Of the 17 cases of failed fixation of intertrochanteric fractures treated in this study none had the ideal combination of good reduction and optimal location of the screw in the femoral head. Union rates of up to 100% have been reported in well-reduced, intertrochanteric  fractures treated with ideal implant placement9, however failure rates of up to 56% have also been reported when this optimal situation is not achievied4. This problem has led to the design of several types of fixation devices including intramedullary devices, however none have shown a clear clinical advantage over the dynamic hip screw (DHS), which has a definite cost-benefit advantage. To date no single implant is universally accepted for the treatment of these fractures.

The optimal surgical treatment of intracapsular femoral neck fractures in adults and eldery patients remains controversial. The two options are prosthetic replacement or internal fixation. Proponents of prosthetic replacement argue that replacement of the femoral head eliminates the necessity for revision surgery due to avascular necrosis (AVN) and non-union10. Those in favour of internal fixation report decreased operative time, blood loss, and mortality rates11. Of the 24 femoral neck fractures in this study failure due to screw cut-out with a suboptimal placement occurred in 6 patients. Failure due to AVN occurred in 15 cases in spite of all having had a satisfactory reduction and fixation. The literature would suggest that the development of AVN in such cases is primarily due to the degree of initial displacement, and the length of time between fracture and fixation10, 11. 

When converting failed internal fixation of a hip to an arthroplasty, a number of technical challenges must be overcome. Difficulties with dislocation and intraoperative fracture have been reported12.The internal fixation device which has failed, often has broken screws which must be removed, also the ununited head-and neck fragment or fragments are usually in a deformed position and must be mobilised before being excised. This requires additional dissection placing nearby neurovascular structures and muscles at risk and leading to increased blood loss12.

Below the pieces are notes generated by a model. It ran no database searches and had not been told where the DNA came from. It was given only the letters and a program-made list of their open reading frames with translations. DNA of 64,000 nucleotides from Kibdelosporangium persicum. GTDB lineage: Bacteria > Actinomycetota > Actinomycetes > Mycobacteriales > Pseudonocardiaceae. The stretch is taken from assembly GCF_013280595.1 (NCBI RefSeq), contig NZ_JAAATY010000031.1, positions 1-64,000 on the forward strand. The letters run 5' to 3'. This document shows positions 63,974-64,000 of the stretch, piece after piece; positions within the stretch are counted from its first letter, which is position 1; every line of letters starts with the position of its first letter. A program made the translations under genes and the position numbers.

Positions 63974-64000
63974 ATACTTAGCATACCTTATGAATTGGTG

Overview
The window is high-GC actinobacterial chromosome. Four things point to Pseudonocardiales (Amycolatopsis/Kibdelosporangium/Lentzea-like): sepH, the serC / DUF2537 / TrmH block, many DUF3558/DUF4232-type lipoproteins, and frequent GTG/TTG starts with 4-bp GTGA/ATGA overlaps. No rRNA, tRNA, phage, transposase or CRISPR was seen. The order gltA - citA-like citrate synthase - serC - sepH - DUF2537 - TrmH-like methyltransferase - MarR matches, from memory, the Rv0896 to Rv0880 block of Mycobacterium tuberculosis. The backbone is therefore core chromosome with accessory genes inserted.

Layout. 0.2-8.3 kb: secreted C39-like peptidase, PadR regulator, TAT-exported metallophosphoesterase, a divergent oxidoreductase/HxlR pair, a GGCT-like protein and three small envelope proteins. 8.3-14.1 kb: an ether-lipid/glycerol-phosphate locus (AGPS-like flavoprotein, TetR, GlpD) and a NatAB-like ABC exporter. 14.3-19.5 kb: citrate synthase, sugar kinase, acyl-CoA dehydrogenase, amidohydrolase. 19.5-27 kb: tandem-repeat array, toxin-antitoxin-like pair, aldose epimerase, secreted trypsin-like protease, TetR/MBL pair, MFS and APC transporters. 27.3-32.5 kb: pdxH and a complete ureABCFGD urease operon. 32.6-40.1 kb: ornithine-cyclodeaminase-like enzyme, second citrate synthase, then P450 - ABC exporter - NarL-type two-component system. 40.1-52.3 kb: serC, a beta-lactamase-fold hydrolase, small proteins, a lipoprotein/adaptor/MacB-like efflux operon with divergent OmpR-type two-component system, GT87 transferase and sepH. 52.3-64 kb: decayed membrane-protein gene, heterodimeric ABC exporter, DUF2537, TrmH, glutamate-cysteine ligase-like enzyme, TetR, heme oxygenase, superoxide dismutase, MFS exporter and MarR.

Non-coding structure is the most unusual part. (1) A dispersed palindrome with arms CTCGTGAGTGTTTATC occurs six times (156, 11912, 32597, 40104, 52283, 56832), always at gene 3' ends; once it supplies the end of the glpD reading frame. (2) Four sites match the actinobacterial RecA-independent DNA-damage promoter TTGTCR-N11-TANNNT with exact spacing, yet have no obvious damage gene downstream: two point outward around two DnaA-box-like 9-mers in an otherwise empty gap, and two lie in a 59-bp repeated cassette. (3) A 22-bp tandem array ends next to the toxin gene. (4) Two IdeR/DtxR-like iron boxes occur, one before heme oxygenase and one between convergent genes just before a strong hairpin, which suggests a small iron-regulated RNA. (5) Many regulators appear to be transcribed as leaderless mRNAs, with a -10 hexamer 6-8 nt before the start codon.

It has been suggested that the results of salvage total hip arthroplasty following failed internal fixation  are comparable with those of primary joint replacement12,13. The patients in our study who required a salvage arthroplasty had a greater prevalence of complications and poorer functional results than did patients who underwent primary hip arthroplasty despite the use of similar techniques and implants. The reasons for these differences are probably multifactorial. Patients with failed internal fixation often have a prolonged period of hip pain and immobility leading to muscle wasting and disuse osteoporosis prior to revision surgery. The increased technical challenges described earlier, prolonged operating time, increased exposure, altered anatomy and greater blood loss all are likely to play a role in poorer outcome. However conversion to hip arthroplasty alleviated pain and improved function in the vast majority of these patients, which is the hallmark of an effective salvage procedure.

All cases in this study were performed by experienced hip surgeons using modern techniques and implants, in spite of this however we still recorded radiographic evidence of femoral stem loosing at 2 years  in 16% of the patients who had undergone conversion to arthroplasty. It has been suggested that cortical holes left by previous screws may lead to cement extravasation with suboptimal pressurisation, and poor remodelling of the cortical bone, leading to an inferior cement mantle and potential stress risers at areas of cement extrusion14. Is it intuitive that every effort should be made to obtain the best mantle possible but we would also recommend that these patients be followed up for longer periods with more frequent radiographs than the standard hip replacement patient.